This is paid content on behalf of our sponsor. TIME editorial staff was not involved in its creation or production.
Paid Partner Content
Paid Partner Content China Watch: All You Need to Know About China and the Dynamics of Sino-US Relations


More residents are choosing cycling as their way to commute in Beijing. HOU YU / CHINA NEWS SERVICE

By HOU LIQIANG

For cycling enthusiast Jia Feng, riding to work in Beijing allows him to get in his daily exercise and frees him from the capital’s notorious traffic jams.

But cycling is not always a joyful experience. The occasional takeover by cars — the number of which rose by almost 5 million over the past 20 years to 6.57 million by the end of last year — of cycling lanes left him with conflicted feelings about life in the saddle.

Of late though, the Beijing resident has found that commuting is becoming increasingly enjoyable as local authorities endeavor to encourage environmentally friendly travel in the midst of a national campaign to promote green transition.

Residents near the capital’s Second Ring Road were surprised to discover that cycling lanes appeared to have been widened. A closer look revealed what had happened recently.

Though traces of the original white lines separating the lanes for cars and bicycles — as well as the ones dividing lanes for traffic — remained visible in places, new lines had been drawn to make the lanes for cars narrower and the one for bicycles wider.  

The Beijing Municipal Commission of Transport says the capital plans to widen bicycle lanes along every section of the Second Ring Road from 6.6 ft. to at least 9.8 ft.

Other efforts are underway to return Beijing to the reputation it once enjoyed as a cycling capital.

Authorities have managed to renovate more than 1,864 miles of bicycle lanes in the past five years, either by widening or by removing parking lots that infringed on them, said Jing Lubo, an official at the commission’s urban road management, adding that as a result the proportion of trips made by bikes in the capital has risen from 39.3% to 46.7%.

Last year, with the Beijing Traffic Management Bureau, the commission set up multiple pilot programs to promote commuting by bicycle. First, road signs for bicycles were put up along some side roads, and five special traffic lights were installed to make it easier for cyclists to turn left at crossings.

The municipal government also plans to build bike routes along 12 waterways, which will help connect cycling networks between the Second and Fourth Ring roads and create a green transportation network.

Jia, 58, a public servant who used to ride to work a decade ago, began to commute by car as the number of vehicles in Beijing rose, despite his office being only 4.3 miles from home.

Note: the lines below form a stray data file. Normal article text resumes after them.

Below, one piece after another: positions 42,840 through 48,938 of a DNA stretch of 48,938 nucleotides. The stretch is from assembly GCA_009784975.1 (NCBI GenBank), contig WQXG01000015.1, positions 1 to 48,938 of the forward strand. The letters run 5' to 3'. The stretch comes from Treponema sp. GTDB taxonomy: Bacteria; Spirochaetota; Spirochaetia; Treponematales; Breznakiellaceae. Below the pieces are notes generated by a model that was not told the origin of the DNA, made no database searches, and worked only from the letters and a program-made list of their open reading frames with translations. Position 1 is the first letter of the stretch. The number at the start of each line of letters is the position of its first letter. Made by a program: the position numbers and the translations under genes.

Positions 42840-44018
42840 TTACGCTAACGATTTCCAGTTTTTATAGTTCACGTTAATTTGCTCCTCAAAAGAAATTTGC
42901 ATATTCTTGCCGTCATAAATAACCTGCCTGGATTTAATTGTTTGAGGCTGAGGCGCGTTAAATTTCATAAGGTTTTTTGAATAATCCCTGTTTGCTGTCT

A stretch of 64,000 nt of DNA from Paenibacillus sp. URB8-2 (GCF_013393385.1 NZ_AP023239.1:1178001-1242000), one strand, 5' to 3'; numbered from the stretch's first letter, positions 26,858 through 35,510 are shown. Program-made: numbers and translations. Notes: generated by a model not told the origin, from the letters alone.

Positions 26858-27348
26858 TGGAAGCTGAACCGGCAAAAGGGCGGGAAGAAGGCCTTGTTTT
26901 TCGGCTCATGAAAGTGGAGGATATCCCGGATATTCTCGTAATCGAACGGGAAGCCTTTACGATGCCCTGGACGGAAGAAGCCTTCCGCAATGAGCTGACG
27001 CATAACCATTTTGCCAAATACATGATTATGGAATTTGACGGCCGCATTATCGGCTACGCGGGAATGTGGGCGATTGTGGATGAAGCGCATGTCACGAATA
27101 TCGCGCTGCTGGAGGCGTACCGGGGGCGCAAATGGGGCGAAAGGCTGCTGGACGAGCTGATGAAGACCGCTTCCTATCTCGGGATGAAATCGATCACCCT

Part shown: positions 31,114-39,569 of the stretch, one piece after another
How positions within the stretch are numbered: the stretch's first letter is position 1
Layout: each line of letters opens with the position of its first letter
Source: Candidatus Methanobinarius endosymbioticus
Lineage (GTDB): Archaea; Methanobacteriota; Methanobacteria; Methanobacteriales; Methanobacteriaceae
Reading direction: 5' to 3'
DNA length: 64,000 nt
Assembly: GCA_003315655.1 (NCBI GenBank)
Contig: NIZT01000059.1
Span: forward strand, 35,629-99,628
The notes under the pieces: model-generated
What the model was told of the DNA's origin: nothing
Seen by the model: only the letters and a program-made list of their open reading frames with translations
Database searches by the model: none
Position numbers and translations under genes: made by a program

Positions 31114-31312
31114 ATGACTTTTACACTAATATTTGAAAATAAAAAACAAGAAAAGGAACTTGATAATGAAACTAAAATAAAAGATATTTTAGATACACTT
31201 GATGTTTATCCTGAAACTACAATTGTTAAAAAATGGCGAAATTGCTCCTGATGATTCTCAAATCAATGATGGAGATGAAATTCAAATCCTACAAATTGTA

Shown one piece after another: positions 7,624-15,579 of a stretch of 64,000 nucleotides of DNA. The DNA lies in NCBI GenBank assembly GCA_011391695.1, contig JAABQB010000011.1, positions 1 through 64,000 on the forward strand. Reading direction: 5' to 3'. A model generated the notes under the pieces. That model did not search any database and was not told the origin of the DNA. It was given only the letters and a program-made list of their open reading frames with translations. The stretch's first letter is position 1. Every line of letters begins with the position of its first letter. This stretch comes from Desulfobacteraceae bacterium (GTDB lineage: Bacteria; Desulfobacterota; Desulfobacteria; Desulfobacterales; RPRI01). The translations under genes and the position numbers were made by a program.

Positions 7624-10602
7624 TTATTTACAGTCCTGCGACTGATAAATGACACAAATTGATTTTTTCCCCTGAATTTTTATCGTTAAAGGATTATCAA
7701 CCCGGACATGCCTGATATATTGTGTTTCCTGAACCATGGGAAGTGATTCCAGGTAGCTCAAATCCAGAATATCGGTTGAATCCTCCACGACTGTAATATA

He went back to cycling last year. He had stopped swimming three times a week and chose to ride to work as an alternative form of exercise.

After cycling to work for the past 13 months Jia has found that it is a much better way of commuting.

“I have ridden more than 3,728 miles and I feel really good. First of all, I am healthier, and a number of physical indicators have improved.”

Cycling has saved him time and money as well, he said.

It takes Jia 20 minutes to ride to work, compared with half an hour by car, and he has gained back the 10 hours a week he previously spent swimming. As a result, he saves about 12,000 yuan ($1,870) year by cycling, he said.

“I’m also contributing to pollution control and reducing carbon emissions.”

Despite occasional trouble from cars, Jia said, traffic conditions for bikes have changed for the better thanks to the effort by the municipal authorities to improve the cycling network.

In addition, Beijing authorities also introduced an incentive program to encourage residents to commute by bike in late 2019.

By registering with Baidu Map or Gaode Map, residents are given a special low-carbon account. They win credits when they use the maps to walk or ride to their destinations. Using public transportation is also rewarded with credits.

The credits can be exchanged for coupons and access to some online platforms that normally require paid subscriptions. Users can also donate the credits toward tree planting or bridge construction for public welfare, and those with top rankings may be lucky enough to sell their credits on the capital’s carbon market.

The program has attracted more than 24 million users, and the trips they have made have helped reduce carbon dioxide emissions by about 28,000 metric tons, Zhao Zilong, deputy head of the Beijing Municipal Commission of Transport, said at a cycling publicity event on Earth Day this year.